Title: Silencing of PNPLA6, the Neuropathy Target Esterase (NTE) codifying gene, alters neurodifferentiation of human embryonal carcinoma stem cells (NT2)
Authors: PAMIES DavidPRICE AnnaFABBRI MarcoGRIBALDO LauraSCELFO BIBIANAHARRIS GEORGINACOLLOTTA AngeloVILANOVA EugenioSOGORB Miguel A.
Citation: NEUROSCIENCE vol. 281 p. 54-67
Publisher: PERGAMON-ELSEVIER SCIENCE LTD
Publication Year: 2014
JRC N°: JRC91488
ISSN: 0306-4522
URI: http://www.sciencedirect.com/science/article/pii/S0306452214007088
http://publications.jrc.ec.europa.eu/repository/handle/JRC91488
DOI: 10.1016/j.neuroscience.2014.08.031
Type: Articles in periodicals and books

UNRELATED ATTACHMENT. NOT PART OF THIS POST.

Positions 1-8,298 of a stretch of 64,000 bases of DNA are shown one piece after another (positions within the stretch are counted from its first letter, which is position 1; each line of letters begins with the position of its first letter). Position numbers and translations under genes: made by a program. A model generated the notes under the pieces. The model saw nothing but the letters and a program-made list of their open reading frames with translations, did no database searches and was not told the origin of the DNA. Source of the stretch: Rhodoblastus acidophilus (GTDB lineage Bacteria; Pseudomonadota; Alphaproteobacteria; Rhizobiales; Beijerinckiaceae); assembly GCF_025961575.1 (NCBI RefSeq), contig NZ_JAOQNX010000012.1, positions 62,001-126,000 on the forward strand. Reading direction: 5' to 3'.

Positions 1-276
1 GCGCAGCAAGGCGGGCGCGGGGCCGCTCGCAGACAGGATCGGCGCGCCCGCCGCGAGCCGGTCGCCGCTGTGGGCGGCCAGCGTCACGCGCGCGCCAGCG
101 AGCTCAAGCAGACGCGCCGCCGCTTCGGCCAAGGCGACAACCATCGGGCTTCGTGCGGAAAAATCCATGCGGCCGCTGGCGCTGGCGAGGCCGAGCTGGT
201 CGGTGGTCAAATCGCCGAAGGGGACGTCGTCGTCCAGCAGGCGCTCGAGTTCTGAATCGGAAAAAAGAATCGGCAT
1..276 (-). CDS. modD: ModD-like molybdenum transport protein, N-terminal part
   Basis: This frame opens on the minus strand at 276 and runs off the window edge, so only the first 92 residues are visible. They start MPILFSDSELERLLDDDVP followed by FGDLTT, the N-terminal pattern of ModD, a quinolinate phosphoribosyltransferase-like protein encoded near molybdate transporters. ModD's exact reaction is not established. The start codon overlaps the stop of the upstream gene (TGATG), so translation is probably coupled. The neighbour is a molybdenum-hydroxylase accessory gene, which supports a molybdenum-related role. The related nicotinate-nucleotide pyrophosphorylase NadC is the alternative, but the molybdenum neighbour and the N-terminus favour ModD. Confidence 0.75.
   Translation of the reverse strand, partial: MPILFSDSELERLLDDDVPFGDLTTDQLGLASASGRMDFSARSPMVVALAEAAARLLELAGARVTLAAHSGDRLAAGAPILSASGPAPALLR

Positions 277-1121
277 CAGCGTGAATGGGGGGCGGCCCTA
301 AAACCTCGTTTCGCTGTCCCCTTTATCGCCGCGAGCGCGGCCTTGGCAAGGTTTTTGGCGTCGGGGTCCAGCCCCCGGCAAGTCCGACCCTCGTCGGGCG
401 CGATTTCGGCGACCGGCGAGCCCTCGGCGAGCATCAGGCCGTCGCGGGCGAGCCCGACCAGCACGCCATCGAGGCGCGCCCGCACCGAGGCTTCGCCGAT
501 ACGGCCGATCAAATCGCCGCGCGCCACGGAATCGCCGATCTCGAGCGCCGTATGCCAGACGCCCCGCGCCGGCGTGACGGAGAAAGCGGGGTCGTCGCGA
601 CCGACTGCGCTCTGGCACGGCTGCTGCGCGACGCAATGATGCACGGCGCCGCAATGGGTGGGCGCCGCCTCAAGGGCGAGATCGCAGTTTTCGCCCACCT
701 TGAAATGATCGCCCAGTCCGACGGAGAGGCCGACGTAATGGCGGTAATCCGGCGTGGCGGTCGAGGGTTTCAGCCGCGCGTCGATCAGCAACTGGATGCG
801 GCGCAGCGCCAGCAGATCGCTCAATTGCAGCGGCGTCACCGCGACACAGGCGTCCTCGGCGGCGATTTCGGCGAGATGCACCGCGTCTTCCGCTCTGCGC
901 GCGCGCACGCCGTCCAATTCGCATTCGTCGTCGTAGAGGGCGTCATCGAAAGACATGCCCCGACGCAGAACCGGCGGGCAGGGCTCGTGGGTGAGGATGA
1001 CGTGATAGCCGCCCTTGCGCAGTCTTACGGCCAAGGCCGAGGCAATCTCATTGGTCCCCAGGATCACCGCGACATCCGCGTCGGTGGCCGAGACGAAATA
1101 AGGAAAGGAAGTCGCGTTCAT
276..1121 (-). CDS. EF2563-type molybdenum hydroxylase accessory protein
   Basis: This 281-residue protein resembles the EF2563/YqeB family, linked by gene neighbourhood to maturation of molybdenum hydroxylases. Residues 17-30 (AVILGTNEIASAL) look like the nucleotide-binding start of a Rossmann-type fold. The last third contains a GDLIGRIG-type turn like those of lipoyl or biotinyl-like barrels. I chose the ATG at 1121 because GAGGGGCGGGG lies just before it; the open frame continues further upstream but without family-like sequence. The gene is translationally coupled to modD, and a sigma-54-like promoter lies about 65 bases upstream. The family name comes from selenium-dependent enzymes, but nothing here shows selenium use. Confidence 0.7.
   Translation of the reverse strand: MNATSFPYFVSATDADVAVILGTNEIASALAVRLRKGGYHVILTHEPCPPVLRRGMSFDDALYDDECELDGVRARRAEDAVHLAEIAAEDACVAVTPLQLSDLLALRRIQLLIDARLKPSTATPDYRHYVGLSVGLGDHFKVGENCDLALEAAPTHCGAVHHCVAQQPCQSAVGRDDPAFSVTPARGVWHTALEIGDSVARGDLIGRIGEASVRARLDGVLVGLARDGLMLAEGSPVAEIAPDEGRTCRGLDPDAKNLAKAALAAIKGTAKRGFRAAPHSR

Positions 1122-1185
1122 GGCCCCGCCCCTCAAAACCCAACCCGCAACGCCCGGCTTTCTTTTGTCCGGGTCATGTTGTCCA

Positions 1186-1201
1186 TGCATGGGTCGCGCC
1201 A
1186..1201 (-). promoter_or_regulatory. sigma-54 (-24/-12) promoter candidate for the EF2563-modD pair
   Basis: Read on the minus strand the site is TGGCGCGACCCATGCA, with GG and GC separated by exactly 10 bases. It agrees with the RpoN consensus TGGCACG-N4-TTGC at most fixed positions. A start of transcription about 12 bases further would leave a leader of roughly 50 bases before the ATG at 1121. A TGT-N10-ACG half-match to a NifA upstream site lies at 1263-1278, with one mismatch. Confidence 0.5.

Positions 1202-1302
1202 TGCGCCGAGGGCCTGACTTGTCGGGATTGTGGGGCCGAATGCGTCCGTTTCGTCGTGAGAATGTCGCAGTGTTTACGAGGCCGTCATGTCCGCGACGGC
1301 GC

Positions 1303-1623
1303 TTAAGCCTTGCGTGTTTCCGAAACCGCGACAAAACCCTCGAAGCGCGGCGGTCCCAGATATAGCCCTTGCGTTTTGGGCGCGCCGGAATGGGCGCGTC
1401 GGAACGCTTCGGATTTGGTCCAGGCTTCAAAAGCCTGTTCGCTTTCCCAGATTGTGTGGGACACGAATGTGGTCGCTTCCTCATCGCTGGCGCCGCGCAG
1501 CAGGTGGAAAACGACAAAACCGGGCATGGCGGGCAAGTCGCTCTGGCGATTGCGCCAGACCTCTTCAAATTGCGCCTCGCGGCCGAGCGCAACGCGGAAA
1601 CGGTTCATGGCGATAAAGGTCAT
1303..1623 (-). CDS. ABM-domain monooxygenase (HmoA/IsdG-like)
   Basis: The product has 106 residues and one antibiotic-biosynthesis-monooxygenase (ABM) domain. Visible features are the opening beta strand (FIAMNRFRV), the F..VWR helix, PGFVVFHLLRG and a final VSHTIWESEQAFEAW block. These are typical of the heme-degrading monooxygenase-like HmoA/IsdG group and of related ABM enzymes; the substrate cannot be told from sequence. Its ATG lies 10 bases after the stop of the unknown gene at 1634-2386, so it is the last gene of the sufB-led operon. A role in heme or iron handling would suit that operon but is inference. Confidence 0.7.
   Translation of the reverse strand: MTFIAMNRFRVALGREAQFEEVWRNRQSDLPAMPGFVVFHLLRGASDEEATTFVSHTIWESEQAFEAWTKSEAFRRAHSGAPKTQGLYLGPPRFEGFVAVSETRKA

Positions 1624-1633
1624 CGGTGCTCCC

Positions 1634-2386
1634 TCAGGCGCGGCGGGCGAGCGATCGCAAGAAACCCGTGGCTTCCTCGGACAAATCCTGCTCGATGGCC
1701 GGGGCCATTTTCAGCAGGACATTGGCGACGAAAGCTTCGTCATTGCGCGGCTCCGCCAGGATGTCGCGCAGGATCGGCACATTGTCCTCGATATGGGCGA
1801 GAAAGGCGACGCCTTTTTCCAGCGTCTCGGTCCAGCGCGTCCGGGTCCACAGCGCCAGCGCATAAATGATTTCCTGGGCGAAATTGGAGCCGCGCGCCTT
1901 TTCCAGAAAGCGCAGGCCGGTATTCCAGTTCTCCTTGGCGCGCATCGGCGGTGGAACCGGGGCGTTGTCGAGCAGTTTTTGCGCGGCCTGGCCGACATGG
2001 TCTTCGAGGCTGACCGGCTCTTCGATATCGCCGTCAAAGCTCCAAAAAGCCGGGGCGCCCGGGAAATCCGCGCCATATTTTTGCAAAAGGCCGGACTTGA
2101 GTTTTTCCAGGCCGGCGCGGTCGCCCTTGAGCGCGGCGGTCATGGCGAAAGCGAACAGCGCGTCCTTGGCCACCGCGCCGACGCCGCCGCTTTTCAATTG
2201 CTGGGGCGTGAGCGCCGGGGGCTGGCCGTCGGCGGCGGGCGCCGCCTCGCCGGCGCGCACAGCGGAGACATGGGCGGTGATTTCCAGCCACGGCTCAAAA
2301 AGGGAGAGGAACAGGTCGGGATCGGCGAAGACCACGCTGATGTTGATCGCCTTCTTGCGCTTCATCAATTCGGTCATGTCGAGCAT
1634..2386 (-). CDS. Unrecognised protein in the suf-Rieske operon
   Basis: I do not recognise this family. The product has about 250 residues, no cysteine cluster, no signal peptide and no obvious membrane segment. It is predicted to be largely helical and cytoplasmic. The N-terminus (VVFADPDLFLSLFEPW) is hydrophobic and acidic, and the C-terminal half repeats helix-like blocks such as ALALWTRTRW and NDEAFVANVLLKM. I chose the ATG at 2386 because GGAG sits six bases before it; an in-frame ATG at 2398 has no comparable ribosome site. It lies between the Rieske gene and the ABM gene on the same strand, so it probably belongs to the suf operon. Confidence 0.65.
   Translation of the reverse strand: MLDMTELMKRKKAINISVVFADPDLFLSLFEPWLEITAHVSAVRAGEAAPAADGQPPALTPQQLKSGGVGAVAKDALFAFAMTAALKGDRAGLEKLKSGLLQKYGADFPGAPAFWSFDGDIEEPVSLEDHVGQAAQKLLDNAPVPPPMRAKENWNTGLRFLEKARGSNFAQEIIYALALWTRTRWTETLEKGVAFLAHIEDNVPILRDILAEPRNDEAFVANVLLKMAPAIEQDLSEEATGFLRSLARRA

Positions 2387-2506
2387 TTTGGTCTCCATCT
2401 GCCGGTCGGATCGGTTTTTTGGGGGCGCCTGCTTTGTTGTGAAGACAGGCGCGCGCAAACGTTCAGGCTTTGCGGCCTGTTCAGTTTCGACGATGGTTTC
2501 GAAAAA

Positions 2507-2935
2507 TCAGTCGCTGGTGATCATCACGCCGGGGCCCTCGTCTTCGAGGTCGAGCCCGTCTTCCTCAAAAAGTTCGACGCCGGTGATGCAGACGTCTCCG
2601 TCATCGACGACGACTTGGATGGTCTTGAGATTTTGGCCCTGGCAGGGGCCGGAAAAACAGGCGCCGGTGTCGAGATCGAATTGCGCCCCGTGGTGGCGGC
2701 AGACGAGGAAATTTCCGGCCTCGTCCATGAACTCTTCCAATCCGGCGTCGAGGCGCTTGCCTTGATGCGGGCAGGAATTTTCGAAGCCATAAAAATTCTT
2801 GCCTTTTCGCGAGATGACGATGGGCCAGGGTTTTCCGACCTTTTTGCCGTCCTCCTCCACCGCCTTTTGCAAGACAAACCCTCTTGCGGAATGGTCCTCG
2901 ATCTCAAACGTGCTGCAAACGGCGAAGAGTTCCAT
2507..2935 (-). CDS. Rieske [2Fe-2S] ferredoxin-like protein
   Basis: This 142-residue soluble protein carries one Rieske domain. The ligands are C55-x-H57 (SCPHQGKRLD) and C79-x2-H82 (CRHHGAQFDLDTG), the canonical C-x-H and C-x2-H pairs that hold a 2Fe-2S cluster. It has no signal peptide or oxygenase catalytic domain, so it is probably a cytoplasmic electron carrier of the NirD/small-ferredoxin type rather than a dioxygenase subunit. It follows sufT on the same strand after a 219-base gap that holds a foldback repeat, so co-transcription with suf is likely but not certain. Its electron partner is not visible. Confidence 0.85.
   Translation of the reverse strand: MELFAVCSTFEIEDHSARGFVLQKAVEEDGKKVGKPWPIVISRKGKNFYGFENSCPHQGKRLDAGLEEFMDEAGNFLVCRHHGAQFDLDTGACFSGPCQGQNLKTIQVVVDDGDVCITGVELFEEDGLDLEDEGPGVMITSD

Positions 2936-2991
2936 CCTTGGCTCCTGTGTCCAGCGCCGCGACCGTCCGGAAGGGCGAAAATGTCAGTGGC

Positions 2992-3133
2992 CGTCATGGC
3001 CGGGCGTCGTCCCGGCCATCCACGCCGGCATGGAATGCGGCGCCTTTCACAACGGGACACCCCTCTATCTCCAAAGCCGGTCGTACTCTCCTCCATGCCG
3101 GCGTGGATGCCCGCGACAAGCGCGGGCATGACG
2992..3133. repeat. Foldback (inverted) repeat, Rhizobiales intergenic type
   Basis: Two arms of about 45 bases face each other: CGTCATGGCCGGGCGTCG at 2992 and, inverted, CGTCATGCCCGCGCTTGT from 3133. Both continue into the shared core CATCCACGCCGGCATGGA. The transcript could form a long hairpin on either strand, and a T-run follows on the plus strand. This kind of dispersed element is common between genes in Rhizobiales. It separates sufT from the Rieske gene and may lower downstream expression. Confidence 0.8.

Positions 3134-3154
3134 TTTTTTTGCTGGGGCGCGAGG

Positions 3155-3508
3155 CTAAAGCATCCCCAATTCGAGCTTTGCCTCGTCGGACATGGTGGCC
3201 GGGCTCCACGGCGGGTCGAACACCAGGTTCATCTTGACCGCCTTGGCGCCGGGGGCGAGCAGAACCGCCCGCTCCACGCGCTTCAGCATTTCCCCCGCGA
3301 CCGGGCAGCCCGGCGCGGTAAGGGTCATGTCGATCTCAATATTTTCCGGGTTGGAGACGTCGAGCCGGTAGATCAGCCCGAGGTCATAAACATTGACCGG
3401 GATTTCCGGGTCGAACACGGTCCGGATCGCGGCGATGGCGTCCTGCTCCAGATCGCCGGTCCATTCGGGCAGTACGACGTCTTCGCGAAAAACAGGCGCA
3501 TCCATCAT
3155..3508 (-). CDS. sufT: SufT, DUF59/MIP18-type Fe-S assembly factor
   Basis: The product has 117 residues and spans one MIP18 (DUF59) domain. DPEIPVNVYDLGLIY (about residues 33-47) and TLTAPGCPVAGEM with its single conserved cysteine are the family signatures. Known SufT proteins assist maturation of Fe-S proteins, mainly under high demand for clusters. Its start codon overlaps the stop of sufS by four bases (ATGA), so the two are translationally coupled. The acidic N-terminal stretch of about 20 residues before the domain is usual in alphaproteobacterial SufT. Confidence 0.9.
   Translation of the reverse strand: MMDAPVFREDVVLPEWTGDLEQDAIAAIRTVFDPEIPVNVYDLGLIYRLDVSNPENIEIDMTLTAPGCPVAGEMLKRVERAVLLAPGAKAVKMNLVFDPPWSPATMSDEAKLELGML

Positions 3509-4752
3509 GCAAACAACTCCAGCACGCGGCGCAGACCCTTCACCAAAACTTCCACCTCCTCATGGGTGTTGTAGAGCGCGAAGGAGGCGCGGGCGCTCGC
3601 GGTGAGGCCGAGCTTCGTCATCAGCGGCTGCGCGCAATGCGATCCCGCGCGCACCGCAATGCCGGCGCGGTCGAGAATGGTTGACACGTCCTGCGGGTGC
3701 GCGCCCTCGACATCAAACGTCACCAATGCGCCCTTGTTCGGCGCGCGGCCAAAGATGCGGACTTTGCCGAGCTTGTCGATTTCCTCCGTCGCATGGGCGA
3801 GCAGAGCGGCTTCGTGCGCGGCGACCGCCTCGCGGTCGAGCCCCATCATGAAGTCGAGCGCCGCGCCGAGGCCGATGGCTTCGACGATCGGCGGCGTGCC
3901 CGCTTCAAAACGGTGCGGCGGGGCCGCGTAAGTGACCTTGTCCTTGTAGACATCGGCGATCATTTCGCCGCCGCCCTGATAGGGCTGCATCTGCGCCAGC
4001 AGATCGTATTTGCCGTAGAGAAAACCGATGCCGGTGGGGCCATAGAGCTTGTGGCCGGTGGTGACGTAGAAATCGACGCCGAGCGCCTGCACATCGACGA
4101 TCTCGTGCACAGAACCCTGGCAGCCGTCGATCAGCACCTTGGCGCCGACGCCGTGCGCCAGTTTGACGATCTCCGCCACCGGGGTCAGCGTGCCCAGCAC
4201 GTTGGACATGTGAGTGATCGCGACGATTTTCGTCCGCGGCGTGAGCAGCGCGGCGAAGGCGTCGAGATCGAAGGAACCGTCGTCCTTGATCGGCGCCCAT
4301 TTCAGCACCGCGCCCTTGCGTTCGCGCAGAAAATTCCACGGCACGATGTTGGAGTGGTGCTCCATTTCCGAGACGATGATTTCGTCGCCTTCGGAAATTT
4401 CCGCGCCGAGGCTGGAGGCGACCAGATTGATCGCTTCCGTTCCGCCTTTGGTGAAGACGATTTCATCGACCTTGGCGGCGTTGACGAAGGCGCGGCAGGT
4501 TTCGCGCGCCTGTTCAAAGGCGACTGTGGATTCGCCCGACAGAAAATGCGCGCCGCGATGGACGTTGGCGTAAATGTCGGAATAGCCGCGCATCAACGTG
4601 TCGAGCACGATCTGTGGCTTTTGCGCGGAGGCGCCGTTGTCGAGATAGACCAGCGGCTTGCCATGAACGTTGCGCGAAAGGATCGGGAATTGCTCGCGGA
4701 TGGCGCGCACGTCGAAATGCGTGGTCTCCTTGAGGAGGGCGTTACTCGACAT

Abstract: Neuropathy Target Esterase (NTE) is a protein involved in the development of a polyneuropathy caused by exposure to certain organophosphorus compounds. In vivo and in vitro studies have also associated NTE with embryonic development since NTE null mice embryos are non-viable, and silencing the NTE-codifying gene (Pnpla6) in mouse embryonic stem cells strongly alters the differentiation of vascular and nervous systems. In this paper, human embryonal carcinoma stem cells (hNT2) are used as an in vitro neurodifferentiation model to determine whether PNPLA6 silencing is able to alter the differentiation process. In control cultures, PNPLA6 mRNA levels increased in parallel with other neuroectodermal markers during neurodifferentiation. PNPLA6 silencing with specific interference RNA reached a 97% decrease in gene expression 3 days after transfection and with a maximum reduction in NTE enzymatic activity (50%), observed on day 4. Silencing PNPLA6 showed an 80% decrease in quantifiable neuronal cells after 13 days in vitro (DIV) compared to controls and absence of different neuronal markers after 66 DIV. Microarray data analysis of the PNPLA6-silenced cells showed alterations in several developmental processes, mainly neurogenesis and epithelium tube morphogenesis. PNPLA6 silencing also led to a reduction in electrical activity and an altered neuronal phenotype. This work is the first proof supporting the hypothesis that NTE plays a role in human early neurodevelopment using a human cell differentiation model.
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